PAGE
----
British artist Christopher Le Brun recently celebrated his 70th birthday, but despite having been painting for decades, the artist remains as deeply curious about why he paints and where his inspirations come from as when he started. In fact, in his London home and studio, the artist keeps a framed drawing he made in his younger years, the dash-like passages in the sketch echoing the mark-making in his most recent gestural canvases.
Now, with his third exhibition with Lisson Gallery, “Momentarium,” Le Brun is presenting a group of ambitiously scaled canvases—including, for the first time, monumental triptychs and diptychs. The exhibition’s title is a word meant to reference a collection of fleeting moments, and the works within tap into the artist’s fascination with how to represent time. The centerpiece,, serves as a visual palimpsest of sensations and testifies to the artist’s continual exploration of technique, scale, and color compositions.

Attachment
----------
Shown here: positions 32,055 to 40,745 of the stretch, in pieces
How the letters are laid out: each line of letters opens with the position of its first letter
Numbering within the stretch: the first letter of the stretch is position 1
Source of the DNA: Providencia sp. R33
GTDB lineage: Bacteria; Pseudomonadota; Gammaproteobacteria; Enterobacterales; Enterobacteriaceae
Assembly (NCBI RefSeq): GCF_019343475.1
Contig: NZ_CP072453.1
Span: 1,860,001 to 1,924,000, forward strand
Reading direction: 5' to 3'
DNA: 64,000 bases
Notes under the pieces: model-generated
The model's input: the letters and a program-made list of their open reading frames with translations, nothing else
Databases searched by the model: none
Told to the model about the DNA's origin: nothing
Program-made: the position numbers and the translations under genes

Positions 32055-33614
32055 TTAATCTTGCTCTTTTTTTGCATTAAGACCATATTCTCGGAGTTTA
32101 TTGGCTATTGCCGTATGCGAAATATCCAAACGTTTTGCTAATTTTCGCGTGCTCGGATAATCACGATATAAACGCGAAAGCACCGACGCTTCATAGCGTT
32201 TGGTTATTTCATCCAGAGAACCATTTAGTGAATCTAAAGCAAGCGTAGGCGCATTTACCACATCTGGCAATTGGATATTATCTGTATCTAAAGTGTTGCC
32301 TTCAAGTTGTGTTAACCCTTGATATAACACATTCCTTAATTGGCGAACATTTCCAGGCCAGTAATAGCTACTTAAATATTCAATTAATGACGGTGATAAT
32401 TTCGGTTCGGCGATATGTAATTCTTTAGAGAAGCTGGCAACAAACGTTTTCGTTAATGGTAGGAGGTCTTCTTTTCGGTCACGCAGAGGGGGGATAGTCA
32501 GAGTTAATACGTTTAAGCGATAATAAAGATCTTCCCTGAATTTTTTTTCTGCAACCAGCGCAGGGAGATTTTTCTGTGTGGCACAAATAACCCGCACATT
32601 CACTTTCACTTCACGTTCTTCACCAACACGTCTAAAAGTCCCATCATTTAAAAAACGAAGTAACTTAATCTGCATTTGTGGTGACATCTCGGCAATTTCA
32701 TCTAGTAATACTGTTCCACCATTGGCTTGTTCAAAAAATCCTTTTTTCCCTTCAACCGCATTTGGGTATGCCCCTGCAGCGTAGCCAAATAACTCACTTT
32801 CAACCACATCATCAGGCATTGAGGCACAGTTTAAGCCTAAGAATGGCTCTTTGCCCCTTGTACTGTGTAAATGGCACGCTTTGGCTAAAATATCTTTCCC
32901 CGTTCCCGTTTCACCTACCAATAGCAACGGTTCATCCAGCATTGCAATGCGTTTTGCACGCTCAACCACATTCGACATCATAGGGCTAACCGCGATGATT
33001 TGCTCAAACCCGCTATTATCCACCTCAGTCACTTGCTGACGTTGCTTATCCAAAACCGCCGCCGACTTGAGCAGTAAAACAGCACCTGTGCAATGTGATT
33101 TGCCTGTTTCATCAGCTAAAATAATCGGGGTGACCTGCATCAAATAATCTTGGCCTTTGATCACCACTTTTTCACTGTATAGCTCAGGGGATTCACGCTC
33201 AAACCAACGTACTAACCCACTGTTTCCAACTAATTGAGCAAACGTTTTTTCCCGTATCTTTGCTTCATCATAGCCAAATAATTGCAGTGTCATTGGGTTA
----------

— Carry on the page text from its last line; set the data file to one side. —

Many of these works make musical and literary references, too. In White Diptych, colors coalesce with intensity, as though in a crescendo, before fading toward the canvas’s edge. Meanwhile, The Waves nods to the 1931 novel by Virginia Woolf and similarly meditates on the nature of time. These works are juxtaposed with recent acrylics on paper that seem to isolate passages and gestures found in the large-scale paintings at a smaller scale. To mark this exhibition, the gallery recently released a short film of Le Brun preparing his works in this studio and talking about the continuing mystery of painting.
Watch the film below.